Pregnancy blog, 21/08/2018
The BBC's Victoria Derbyshire programme has reported that women at 75% of UK maternity units are being denied their right to choose a caesarean (c-section).
The official National Institute for Health and Care Excellence (NICE) guidance says women should be allowed to opt for a planned c-section even if it is not for medical reasons. However, of the 146 trusts that shared their policies with the Birthrights charity, only 26% fully complied with the guidelines.
Under the guidelines, women requesting a c-section with no other medical reason "should be offered appropriate discussion and support - but ultimately, if they are making an informed choice, a c-section should be offered".
They also state that if one obstetrician is unwilling to perform an elective c-section, the woman should be referred to another who will.
Commenting on these results, Tommy's midwife, Anna said:
Making the decision to have a c-section birth is not one that any woman makes lightly. It then takes courage and for many women it is problematic for their request for a c-section to be upheld. Women need to have the opportunity to meet with health professional and take time to explore their decision with the access to evidence based information. Better Births (2017) gives us a vision for maternity services in the future where women receive individualised care that supports their choices about how they give birth
One woman whose request was denied was Lucie Tidman. When she gave birth to her first child, six years ago, she had a serious haemorrhage and was later diagnosed with post-traumatic stress disorder (PTSD).
During her second pregnancy, she asked for a c-section, to avoid any more trauma, but was told it was not possible.
She had another haemorrhage and her baby went to neonatal intensive care. She said:
She had to have rescue breaths and my other half saw her come out purple. She got taken one way and I got taken to theatre. It was horrific.
A spokesperson for the Royal Cornwall Hospitals Trust, where Ms Tidman gave birth, said it practised evidence-based care with respect to c-sections.
If a woman requests a Caesarean section when there is no clinical indication, we follow the guidelines... but only after thorough exploration of all the issues.
Medical reasons for planned c-section
Planned c-sections are usually done from week 39 of pregnancy. Babies born earlier than this may not be fully developed for life outside the womb. You may have a planned c-section earlier than this however if there’s a medical reason for delivering the baby sooner, for example, if you’re expecting more than one baby.
If you are having a planned c-section, you will see an obstetrician (a doctor who specialises in women’s care during pregnancy, labour and after birth). You will also see a midwife at each of your maternity appointments. Possible medical reasons for planned c-sections include:
- problems with the placenta, such as a low-lying placenta (placenta praevia)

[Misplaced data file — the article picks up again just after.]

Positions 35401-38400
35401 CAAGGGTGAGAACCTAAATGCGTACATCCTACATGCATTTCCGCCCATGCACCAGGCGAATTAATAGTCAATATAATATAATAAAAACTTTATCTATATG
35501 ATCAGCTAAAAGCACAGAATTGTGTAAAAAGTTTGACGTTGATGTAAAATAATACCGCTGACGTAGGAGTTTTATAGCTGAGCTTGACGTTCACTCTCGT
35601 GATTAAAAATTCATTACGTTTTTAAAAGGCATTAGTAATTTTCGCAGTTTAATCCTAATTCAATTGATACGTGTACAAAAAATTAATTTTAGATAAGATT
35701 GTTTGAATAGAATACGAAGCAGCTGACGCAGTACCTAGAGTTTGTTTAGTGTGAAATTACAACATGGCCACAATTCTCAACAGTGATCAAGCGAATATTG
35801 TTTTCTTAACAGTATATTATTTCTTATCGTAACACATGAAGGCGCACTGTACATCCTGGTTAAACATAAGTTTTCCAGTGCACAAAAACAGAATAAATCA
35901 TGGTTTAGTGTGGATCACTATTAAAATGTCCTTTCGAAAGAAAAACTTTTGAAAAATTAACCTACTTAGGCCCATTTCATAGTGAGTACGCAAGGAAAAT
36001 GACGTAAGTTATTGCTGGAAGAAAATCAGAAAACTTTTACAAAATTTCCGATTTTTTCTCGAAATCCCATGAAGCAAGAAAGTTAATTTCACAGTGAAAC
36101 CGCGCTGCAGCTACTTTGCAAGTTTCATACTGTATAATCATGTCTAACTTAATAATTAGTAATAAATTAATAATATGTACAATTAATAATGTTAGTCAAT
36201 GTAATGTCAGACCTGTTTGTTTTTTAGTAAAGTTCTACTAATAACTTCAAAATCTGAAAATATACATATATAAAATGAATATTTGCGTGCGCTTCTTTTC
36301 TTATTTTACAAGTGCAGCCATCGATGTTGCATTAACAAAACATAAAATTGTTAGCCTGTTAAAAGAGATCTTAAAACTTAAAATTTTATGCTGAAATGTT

- the baby is lying in a difficult position for labour, such as bottom down (breech)
- you are expecting twins – for example, if the babies share a placenta or if either baby is lying in a difficult position for labour
- you are expecting more than two babies.
Some women with HIV or genital herpes may be offered a c-section in some cases to prevent passing the virus to the baby.
The obstetrician will explain the benefits and risks of a c-section and your other birth options. It is your decision; you don’t have to have a c-section if you don’t want one.
Find out more about caesarean sections (c-section) here.
There is no evidence that your height, or the size of your baby, can predict whether you will need a c-section. If you are short or you have a small pelvis or small feet, this doesn’t mean you can’t have a vaginal birth if this is what you prefer.
If there are no other complications, expecting a large baby also doesn’t mean you will need a c-section.
Women have frequently asked the Tommy's midwives whether the following actions during labour lead to emergency c-sections, but there is no strong evidence that they do:
- walking around during labour
- not lying on your back during labour
- being in water during labour
- drinking raspberry leaf tea
- the midwife or doctor breaking your waters early.
A recent study has looked at whether taking paracetamol while pregnant can affect childhood behaviour. While the study shows there may be links, the results were affected by many other factors, and taking paracetamol is still classed as safe.
New research has shown that it is possible for soot (pollution) particles to reach a developing fetus through the placenta.
A new research study suggests that babies born vaginally have different gut bacteria to those born by c-section (caesarean), but pregnant women should not be alarmed.
Tommy’s, The Royal College of Midwives (RCM) and the Royal College of Obstetricians and Gynaecologists (RCOG) have formed an alliance to launch The Tommy’s National Centre for Maternity Improvement, which will be established from 1 September 2019.